Faith Santilla – “When Womxn and Grrrls Are Killed”

Faith Santilla is a spoken word poet from Los Angeles, California, who’s been in the scene for over 20 years. In 1998, she won her first ever poetry slam during Dominique DiPrima‘s radio show on 92.3. Her work’s been cited in numerous high school and college classrooms across the country, published in scholarly articles, anthologies, and books, and she was featured in the groundbreaking 1997 documentary, “Beats, Rhymes and Resistance: Filipinos and hip-hop in Los Angeles.”

Faith will be releasing her debut project, titled A Slow Build to Power, through the Beatrock Music label. On October 16th, she dropped first poem, called “When Womxn and Grrrls Are Killed,” which was inspired by the 2015 murders of two young Latina women (Briana Gallegos and Gabby Calzada) and the constant victim blaming that occurred in the media reports about their killings.

Produced by Fatgums and Faith, she delivers a powerful spoken piece over striking, palm-slapping snares, where she speaks on the tenacious problem of victim blaming, where ignorance and cruelty tell victims how their tragedies could’ve been prevented, which minimizes the criminal act and stops people from wanting to come forward. Character assassinations continue to take place, even in death, to justify a killing where no justice exists at all.

Lyrics from the song: “When womxn and girls are killed, it’s because of her location, her lack of education, the occupation that she chose // Whenever a man is murdered, we never blame it on his clothes, but we do when it’s a woman // Never do we blame a system – a system built on the wisdom of old and sexist cis-men // When womxn and girls are killed, it is our collective failure, a reflection of us from the ugliest of angles // When our womxn and girls become our angels, before being given a chance at becoming womxn at all…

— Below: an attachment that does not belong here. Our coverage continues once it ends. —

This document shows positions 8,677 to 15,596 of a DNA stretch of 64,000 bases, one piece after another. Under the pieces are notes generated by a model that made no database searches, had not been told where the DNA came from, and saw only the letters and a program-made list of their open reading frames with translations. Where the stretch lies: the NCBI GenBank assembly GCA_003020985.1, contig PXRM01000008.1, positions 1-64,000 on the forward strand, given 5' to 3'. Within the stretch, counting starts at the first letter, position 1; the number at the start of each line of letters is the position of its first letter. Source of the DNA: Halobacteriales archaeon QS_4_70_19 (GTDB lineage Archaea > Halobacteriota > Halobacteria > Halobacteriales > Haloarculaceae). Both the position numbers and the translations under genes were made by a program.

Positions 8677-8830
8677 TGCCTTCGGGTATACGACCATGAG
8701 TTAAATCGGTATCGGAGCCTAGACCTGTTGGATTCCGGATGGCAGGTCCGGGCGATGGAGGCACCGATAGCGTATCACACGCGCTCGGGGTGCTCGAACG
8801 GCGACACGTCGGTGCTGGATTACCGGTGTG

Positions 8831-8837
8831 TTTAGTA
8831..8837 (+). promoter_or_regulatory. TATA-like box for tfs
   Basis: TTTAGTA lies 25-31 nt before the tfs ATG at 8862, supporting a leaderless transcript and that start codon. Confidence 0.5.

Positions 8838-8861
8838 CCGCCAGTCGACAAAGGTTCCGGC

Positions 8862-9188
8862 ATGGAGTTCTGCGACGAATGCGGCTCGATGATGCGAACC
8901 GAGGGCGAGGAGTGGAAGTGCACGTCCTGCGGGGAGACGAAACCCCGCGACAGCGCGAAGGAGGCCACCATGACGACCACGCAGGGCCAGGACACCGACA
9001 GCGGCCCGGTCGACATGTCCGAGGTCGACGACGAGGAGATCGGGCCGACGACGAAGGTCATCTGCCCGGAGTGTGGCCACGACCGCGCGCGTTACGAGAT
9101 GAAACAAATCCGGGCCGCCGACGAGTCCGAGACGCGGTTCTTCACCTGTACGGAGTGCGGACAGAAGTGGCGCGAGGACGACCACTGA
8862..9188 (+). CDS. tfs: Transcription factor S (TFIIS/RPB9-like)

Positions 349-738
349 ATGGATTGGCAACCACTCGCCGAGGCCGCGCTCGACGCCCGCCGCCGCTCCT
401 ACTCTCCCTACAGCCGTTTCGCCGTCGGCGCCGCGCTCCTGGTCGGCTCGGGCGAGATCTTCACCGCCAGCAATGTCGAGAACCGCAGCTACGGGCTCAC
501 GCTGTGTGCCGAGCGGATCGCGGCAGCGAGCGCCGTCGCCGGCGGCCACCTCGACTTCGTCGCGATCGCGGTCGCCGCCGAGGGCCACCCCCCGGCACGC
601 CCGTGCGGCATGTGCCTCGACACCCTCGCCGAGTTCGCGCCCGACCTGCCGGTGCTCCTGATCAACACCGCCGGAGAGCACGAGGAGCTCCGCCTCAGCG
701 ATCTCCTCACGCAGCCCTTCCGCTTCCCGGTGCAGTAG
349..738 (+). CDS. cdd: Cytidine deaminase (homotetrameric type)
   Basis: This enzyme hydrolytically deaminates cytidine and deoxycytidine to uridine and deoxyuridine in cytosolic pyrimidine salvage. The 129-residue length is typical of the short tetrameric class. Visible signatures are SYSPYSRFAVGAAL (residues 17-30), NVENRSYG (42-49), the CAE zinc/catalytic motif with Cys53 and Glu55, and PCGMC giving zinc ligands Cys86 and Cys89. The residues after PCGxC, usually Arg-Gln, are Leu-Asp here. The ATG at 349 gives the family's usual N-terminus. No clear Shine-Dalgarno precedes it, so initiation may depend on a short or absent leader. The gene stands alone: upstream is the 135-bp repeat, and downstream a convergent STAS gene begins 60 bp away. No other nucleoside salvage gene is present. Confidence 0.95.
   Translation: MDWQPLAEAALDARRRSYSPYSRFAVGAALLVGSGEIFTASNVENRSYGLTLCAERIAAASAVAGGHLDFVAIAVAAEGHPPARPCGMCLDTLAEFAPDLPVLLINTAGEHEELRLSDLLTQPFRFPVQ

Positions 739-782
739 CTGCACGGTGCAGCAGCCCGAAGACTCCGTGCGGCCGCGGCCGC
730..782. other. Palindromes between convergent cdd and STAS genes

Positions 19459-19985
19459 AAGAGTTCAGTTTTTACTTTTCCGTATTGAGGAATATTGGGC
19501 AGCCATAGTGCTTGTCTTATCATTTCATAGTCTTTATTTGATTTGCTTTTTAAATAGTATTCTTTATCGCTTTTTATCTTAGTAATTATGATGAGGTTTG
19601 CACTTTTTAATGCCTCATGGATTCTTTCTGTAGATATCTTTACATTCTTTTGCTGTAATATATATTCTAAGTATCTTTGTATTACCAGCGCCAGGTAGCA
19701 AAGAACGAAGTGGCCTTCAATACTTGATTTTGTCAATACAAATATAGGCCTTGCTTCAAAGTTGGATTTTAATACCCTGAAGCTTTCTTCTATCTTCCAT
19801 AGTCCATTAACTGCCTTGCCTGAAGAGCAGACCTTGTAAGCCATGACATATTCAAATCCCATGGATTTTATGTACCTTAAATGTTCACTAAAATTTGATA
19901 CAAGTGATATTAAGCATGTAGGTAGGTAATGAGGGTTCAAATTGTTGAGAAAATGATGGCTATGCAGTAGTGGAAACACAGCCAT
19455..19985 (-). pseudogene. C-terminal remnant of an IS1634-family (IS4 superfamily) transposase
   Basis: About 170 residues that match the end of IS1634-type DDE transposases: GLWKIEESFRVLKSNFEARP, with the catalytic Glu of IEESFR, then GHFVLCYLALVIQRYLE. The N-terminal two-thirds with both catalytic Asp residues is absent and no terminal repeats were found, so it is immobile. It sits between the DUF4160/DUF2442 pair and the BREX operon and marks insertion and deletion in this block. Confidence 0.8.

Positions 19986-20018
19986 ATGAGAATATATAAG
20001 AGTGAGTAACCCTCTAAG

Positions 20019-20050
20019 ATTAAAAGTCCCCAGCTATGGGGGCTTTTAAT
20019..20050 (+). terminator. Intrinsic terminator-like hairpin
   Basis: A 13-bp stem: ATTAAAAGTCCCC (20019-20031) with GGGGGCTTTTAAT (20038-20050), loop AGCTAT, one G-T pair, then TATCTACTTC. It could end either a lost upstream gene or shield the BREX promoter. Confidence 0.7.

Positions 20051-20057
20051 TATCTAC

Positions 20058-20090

In 2015, Briana Gallegos and Gabby Calzada were found murdered at Ernest Debs Park. I watched the local news postulate for weeks what the girls were involved in that caused their killings: were they involved in gangs? What were they doing at the park? We’ve seen countless Black trans women, Indigenous women, immigrant and poor women and women of color murdered twice – in real life and in the way their character is denigrated in the news. The number of missing and murdered Indigenous women in the Americas should be a continental atrocity known by the world. The daily count of Filipina overseas migrant workers returning home to the PI in body bags should be an international disgrace. This poem is a tiny contribution to keep their memories alive and an affirmation to those doing the work that it is worth it.

Faith Santilla, on Instagram

Calling out the names of womxn and girls who’ve fallen victim to abuse and murder, Faith Santilla enlisted some of her friends (Cheryl Dunye, Sista Eyerie, KH, and Christine Capacillo) to lend their voices throughout the piece. Stream the song below.


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